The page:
Shilling is when someone with a vested interest promotes a particular cryptocurrency in order to create excitement and entice potential investors to buy. Individuals who are paid to promote a certain coin or token may also be considered shillers.
Vaporware refers to a blockchain or software project that is still a concept and does not yet have a working product. A vaporware project may be promoted for months or even years before being made available to the public. In some cases, it may never even be developed.
Weak hands describe someone who sells their cryptocurrency at the first sign of falling prices. Those with weak hands usually lack conviction in their strategies and are easily spooked by negative news or price action of an asset.
A whale refers to a person or entity owning large amounts of a certain cryptocurrency. While there is no official threshold to be considered a whale, the number of coins or tokens held needs to be significant enough to have an impact on market prices should holders buy or sell. Essentially, they have enough funds to manipulate the market.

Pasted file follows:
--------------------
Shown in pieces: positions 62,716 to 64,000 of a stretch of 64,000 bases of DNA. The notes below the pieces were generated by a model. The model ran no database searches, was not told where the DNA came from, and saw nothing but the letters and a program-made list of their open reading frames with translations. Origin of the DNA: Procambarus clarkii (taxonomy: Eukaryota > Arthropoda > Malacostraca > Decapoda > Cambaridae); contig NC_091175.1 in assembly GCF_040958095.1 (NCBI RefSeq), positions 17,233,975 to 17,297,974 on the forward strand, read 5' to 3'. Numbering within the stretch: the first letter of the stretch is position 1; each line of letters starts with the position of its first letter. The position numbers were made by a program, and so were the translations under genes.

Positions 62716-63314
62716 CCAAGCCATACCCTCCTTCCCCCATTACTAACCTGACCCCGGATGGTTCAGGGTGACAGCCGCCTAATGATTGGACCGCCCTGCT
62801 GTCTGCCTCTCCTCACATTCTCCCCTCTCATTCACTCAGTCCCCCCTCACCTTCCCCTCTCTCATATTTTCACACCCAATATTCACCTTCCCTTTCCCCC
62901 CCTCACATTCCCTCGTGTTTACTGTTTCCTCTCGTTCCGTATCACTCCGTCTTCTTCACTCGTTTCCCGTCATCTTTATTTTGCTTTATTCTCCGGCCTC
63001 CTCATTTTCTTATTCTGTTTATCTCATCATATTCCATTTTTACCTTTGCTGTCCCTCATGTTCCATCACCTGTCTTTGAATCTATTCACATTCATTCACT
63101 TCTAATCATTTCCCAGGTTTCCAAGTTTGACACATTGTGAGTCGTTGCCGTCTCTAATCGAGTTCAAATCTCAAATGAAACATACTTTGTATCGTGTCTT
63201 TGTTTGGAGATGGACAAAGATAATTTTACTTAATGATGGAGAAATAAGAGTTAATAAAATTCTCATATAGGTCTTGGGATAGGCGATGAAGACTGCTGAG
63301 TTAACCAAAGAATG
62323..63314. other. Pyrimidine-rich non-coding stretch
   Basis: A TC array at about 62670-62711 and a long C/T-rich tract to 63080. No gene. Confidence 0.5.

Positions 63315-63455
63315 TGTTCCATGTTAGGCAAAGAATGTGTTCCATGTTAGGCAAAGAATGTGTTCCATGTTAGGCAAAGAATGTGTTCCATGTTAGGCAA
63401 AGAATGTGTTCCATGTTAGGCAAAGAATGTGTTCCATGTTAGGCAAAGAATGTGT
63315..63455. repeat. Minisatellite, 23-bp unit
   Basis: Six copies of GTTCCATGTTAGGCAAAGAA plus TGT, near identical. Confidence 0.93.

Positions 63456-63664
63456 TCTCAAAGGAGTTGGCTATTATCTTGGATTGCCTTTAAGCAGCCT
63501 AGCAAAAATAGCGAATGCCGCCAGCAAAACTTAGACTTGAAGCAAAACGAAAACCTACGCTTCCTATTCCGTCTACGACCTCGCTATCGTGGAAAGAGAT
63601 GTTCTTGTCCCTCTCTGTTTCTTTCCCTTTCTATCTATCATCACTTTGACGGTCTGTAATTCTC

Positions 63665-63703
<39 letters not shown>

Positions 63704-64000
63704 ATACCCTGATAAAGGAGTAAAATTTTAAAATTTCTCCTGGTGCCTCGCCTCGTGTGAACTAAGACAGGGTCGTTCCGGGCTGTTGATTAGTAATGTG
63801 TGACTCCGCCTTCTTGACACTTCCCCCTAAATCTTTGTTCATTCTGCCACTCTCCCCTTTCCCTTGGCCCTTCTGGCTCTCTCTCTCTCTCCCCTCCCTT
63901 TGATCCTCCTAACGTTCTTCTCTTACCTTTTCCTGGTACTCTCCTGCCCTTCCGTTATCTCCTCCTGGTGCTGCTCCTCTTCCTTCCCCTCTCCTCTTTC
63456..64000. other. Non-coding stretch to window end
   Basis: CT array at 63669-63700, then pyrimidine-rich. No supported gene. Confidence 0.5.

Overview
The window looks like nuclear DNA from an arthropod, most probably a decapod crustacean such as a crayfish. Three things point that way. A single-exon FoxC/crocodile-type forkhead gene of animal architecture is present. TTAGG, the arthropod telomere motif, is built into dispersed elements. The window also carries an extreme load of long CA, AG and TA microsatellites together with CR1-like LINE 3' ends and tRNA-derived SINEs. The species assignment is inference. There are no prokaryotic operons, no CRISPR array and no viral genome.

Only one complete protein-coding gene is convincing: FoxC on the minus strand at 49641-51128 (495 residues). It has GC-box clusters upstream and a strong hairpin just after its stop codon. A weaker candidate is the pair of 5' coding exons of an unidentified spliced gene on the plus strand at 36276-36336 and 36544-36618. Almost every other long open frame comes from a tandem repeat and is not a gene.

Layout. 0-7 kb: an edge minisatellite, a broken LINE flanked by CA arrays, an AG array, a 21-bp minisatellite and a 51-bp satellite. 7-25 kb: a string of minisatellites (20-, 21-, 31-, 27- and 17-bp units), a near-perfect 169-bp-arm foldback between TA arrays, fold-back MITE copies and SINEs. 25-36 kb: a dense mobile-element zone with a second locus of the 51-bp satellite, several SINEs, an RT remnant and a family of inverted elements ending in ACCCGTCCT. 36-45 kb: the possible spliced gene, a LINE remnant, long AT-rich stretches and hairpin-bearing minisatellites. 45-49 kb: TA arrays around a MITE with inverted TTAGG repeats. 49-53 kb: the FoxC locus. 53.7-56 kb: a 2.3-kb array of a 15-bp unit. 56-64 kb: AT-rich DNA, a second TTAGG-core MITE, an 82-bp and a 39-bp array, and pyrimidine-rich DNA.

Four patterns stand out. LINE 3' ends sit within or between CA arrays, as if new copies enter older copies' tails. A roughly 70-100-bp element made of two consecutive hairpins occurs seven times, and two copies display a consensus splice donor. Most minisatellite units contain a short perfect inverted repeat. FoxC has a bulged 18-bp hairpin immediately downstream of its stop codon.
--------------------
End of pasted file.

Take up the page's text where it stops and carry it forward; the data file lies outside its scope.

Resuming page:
Due to the size of their orders, a whale’s transactions may create a temporary increase in volatility, especially in assets with low liquidity. Consequently, investors like to keep track of known whales in the industry to prepare for when they make a move.
The related term bear whale describes a whale trader who is bearish on the market and believes prices will fall.
‘When Lambo?,’ also often spelled as ‘Wen Lambo?’, translates to ‘When will you buy a Lamborghini?’ It’s used ironically to mock people who are focusing only on a coin’s price.
In the early days of crypto, many wealthy cryptocurrency investors purchased Lamborghinis as a status symbol to prove their success in the market. Following that, Lamborghinis became synonymous with a crypto’s success, with many people in the community using the crypto slang phrase ‘When Lambo?’ to ask when a crypto investment will be worth enough to buy a Lamborghini.
Due Diligence and Do Your Own Research
All examples listed in this article are for informational purposes only. You should not construe any such information or other material as legal, tax, investment, financial, or other advice. Nothing contained herein shall constitute a solicitation, recommendation, endorsement, or offer by Crypto.com to invest, buy, or sell any coins, tokens, or other crypto assets. Returns on the buying and selling of crypto assets may be subject to tax, including capital gains tax, in your jurisdiction.
Past performance is not a guarantee or predictor of future performance. The value of crypto assets can increase or decrease, and you could lose all or a substantial amount of your purchase price. When assessing a crypto asset, it’s essential for you to do your research and due diligence to make the best possible judgement, as any purchases shall be your sole responsibility.